“What’s the point of living such a life,” remarked the one who went to the movie with me. “What’s the point of living any life?” I queried. And I wonder if that sums it up. Either no life is worth living, or every single one is. And, interestingly, no matter which one of the two ways you look at it, life gets a thick edge over death any day, and even on a rainy day. If no life is worth living, why bother? Live it anyway, no matter what. And if every single one is, so is yours, no matter what, again.
The movie is primarily about a man’s battle to wrest right to die from the law and the legal system that hold right to life too dear to let go of it. Euthanasia occupies the center stage, but is not central to the point the movie attempts to make. It’s not about ‘right to die’, but about ‘right to choose’ without interference and without having anyone to sit in judgment over the morality or wisdom of the choice.
It is about free choice and not about the object of the choice. Why should the right to choose be allowed to only a certain extent and not any further when the exercise of choice does not adversely affect anyone else other than the chooser himself or herself? If life is about choices, what’s wrong in death by choice? If ‘free will’ is a divine gift, why shouldn’t it be allowed an unrestricted free run?
The movie poses all of these questions, but it is neither about life, nor about death, nor about celebrating either. It is simply about the fact that since life is about choices, takeing choice away is taking life away. And ii that sense, if, after having chosen to die, one is forced to life, denial of death is denial of life.
Mr. Ethan Mascarenhas, a renowned magician incapacitated by a crippling accident engineered by a jealous competitor, has lived the life of fame and also of enormous courage after he was paralyzed from neck down (quadriplegia). Quadriplegic, due to the injury to his spine, he had a completely dysfunctional body though he could move his head, speak, think and express by facial expressions, but still he lives on bravely and inspiringly enjoying every breath of life and fighting successfully every attempt that hopelessness, boredom, loneliness and melancholy made at snatching away or diluting his zest for life. And then, one fine day Mr. Mascarenhas decides that this long was long enough and it was death that he wanted now. He had lived with dignity and wished to die with his head held high. The only thing that stood in the way was the law.
He petitions the High Court for euthanasia. Predictably, the High Court finds no merit in the case and trashes the petition. Ethan, through his very popular and inspiring radio program, appeals to the people to understand and support his cause. Most of the people love him a little too dearly to let him die while others find it disgraceful on his part to be willing to throw in the towel after having lived a model life. Ethan’s death was not acceptable to the law or the people. The right to choose has limits, Ethan realizes the hard way. Assumedly, he gets the wish in the end because he is shown celebrating his ‘last day’, but law has nothing to do with it, thankfully. But this also means that all those who celebrated the ‘last day’ could be held guilty of ‘abetment of suicide’ under Section 306 of the Indian Penal Code, 1860. After all, they ‘celebrated’ the suicide. ‘Abetting’, as a matter of fact, is synonymous with ‘encouraging’ and ‘supporting’. And if ‘celebrating’ is not ‘encouraging’ and ‘supporting’, what is?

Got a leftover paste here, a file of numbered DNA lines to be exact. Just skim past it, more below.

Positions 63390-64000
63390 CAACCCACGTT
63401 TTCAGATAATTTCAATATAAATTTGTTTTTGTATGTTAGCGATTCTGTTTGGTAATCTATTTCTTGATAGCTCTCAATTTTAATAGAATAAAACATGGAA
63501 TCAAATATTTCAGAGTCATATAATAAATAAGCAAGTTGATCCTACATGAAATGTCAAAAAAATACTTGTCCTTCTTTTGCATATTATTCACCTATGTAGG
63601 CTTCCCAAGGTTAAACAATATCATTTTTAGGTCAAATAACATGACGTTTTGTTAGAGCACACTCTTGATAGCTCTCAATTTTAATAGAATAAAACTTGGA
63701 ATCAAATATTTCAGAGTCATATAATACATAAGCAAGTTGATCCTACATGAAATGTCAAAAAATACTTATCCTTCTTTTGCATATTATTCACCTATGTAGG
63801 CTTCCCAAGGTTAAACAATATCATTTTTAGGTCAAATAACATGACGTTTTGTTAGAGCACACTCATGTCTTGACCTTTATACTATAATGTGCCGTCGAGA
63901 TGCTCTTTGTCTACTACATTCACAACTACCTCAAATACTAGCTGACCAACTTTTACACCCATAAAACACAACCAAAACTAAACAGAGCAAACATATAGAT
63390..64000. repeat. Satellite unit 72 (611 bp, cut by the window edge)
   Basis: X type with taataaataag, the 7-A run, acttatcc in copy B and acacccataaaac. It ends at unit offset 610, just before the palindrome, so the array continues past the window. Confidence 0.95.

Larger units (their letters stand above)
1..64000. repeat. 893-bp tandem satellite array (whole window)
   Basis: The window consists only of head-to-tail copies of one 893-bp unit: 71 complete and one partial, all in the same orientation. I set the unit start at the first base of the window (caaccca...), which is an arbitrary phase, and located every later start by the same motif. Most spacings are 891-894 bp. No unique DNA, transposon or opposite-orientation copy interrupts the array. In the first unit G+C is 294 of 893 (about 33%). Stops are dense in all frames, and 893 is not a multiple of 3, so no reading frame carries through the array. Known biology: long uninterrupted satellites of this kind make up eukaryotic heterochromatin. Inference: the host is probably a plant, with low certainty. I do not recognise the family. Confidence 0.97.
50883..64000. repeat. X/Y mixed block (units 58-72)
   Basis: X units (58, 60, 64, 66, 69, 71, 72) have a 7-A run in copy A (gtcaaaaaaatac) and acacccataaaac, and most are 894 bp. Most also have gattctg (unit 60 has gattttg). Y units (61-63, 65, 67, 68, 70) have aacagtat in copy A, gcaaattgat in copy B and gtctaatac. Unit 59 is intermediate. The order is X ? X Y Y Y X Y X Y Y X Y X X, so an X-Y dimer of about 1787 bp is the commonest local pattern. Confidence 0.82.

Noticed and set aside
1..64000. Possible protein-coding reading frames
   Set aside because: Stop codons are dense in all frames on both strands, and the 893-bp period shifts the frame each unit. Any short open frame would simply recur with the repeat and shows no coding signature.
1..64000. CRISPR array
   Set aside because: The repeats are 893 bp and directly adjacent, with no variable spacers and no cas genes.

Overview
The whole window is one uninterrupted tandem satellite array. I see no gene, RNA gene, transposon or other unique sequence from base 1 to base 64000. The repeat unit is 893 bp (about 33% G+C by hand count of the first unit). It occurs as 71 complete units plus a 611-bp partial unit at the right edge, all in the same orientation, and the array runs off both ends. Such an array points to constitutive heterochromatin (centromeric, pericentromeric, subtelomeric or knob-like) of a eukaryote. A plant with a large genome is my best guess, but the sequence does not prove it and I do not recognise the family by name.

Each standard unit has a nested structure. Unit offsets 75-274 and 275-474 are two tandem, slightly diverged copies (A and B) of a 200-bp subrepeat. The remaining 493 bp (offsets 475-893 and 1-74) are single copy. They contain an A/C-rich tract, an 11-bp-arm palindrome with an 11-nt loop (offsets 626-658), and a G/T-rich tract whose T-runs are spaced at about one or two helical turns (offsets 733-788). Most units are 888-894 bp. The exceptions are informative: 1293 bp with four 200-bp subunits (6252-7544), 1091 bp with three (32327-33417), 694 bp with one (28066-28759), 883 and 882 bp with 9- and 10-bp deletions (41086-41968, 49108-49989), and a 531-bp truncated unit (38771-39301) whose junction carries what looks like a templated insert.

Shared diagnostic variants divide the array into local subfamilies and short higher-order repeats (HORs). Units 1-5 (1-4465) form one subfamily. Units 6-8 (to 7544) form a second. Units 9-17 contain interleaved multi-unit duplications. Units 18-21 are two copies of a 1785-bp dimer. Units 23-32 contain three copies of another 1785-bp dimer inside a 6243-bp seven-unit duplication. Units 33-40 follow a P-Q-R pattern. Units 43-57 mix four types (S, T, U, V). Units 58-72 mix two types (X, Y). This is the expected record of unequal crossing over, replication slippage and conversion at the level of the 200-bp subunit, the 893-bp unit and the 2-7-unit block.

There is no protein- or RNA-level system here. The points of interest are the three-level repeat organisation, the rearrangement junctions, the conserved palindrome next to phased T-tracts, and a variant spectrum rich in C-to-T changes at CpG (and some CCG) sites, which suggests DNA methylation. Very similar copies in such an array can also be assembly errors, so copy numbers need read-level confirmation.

There is a sequence in which Ethan wants to stay awake and ‘think’. He is angry and despite his ardent wish to stay awake expressed – rather yelled repeatedly – in clear terms, the very caring caretaker (Aishwarya) administers an injection to put him to sleep in accordance with the instructions of the doctor. And thus he is robbed of his most basic right – right to ‘think’ – because someone else knows what is ‘good’ for him better than he himself does. He has no grievances in the morning, which implies a tacit approval on account of the belief that the violation was actually in his interest. The false belief that something is in one’s own interest or in the interest of one’s dear ones or even the society at large can be artificially generated. And once that belief is generate and concretized, one can easily be led to very willfully forsake one’s life, particularly in situations when one perceived oneself as a ‘burden’, which, again is a matter of belief.
There is no way to find that the decision to die is one’s own or has been systematically cultivated in a person’s mind through subtle manipulations. Turning euthanasia into a legal possibility may make death beneficial, even if the benefit is as small as getting rid of medical bills and the daily care the patient needs.
However, even if the argument of possible misuse and also the argument of the inalienability of fundamental rights are suspended, it is possible to argue that most human beings would not choose death over life unless they are under extreme distress for some reason. Extreme distress, disappointment and depression are known to render one incapable of rational thought, which amounts to temporary insanity. So, the one who wishes to die may well be considered temporarily insane, in which case he cannot decide for want of legal competence on account of the incapacity to ‘think’. By this line of argument, Euthanasia flies out of the window because the only person who can legally decide renders himself incompetent by deciding in favour of death. Therefore, death is not on the list of choices.
Originally published as part of my Legal Movie Review column LEGAL SCANNER in LAWYERS UPDATE [January 2011 Issue; Vol. XVII, Part 1]